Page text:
A migrant woman from Syria checks her mobile device as she eats with her daughter at a recetion centre after their arrival at the main railway station in Dortmund, Germany, September 13, 2015. (credit: REUTERS/INA FASSBENDER)A migrant woman from Syria checks her mobile device as she eats with her daughter at a recetion centre after their arrival at the main railway station in Dortmund, Germany, September 13, 2015. (credit: REUTERS/INA FASSBENDER)

The next day, September 3, French President François Hollande held a joint press conference with Irish Prime Minister Enda Kenny to call for a fair and humane policy on immigration, suggesting that a French-German initiative could help solve the crisis by creating a “long-term and mandatory mechanism” to divide refugees among the 28 European Union countries. German Chancellor Angela Merkel’s controversial open-border policy towards refugees, announced two days prior to Alan’s death, was suddenly embraced nationwide as morally and politically valid. (Less than three months earlier, in June, Berlin and Paris had rejected a European Union Commission proposal for mandatory refugee quotas.) On September 22, the European Union approved a controversial plan to distribute 120,000 asylum seekers among its member states.

Yet less than a year later, most EU members began shutting their borders. I found it particularly ironic that Alan’s drowning became the justification for an agreement between the European Union and Turkey in March 2016 that effectively closed the migration route from Turkey to the Greek islands.

Today, the coronavirus crisis has put additional locks on entry doors already shut to refugees, which has accelerated the dangerous use of small boats for migrant crossings in the central Mediterranean. The UN’s International Organization for Migration warns that “invisible shipwrecks are occurring far from the view of the international community.”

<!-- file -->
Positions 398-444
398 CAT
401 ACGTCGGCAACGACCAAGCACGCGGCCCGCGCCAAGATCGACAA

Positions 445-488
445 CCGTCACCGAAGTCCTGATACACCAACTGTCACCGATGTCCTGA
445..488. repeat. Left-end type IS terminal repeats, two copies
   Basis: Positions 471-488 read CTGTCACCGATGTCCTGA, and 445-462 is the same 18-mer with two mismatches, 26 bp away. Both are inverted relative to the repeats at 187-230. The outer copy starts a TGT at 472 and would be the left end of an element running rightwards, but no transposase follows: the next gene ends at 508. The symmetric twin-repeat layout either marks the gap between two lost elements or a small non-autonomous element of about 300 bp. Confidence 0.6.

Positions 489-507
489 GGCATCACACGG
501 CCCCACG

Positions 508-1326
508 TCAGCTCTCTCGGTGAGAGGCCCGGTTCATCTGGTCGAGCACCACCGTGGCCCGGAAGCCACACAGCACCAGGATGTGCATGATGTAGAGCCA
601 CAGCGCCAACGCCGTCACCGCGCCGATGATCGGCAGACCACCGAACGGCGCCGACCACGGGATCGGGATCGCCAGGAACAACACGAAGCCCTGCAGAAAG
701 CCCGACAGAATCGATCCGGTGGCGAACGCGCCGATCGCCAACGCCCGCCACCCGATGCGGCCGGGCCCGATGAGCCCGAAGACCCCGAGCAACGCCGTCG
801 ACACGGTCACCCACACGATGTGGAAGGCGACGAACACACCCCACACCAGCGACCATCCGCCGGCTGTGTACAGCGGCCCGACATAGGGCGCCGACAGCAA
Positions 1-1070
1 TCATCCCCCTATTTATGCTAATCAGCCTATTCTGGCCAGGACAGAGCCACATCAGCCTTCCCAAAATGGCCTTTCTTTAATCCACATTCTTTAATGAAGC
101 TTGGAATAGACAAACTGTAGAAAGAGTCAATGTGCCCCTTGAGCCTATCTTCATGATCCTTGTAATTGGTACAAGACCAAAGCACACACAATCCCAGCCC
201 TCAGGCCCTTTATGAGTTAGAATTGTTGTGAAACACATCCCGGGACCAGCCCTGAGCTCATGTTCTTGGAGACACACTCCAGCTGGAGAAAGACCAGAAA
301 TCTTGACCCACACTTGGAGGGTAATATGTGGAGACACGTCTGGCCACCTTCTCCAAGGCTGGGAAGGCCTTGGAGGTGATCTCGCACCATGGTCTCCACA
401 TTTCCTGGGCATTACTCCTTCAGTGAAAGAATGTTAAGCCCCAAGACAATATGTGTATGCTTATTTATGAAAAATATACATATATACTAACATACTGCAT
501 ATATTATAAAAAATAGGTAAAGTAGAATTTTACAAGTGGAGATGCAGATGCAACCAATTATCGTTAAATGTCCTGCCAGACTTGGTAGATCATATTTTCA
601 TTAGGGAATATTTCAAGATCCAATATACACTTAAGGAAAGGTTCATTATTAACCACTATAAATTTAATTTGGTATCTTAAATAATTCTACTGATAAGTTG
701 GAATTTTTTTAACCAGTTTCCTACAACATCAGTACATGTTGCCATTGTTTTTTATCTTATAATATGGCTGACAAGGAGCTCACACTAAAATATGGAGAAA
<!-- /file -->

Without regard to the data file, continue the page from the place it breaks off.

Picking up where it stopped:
Meanwhile, with close to 500,000 Syrians already killed in the civil war, half the population has been forced from their homes, with 6.8 million now refugees in other countries and 6.7 million internally displaced and dependent on international aid. Eight out of 10 Syrians live below the poverty line. A record 12.4 million people – 60% of Syria’s population – are food insecure, according to the United Nation’s World Food Program, which predicts that 3.1 million more will be unable to eat without international assistance “unless urgent action is taken.”

To rebuild its ruined infrastructure, Syria, now suspended in a state of “no war, no peace,” needs $400 billion, according to external estimates. Yet even if the peace required to begin reconstruction were close at hand, EU and US sanctions applicable worldwide against Syria would make full restoration impossible.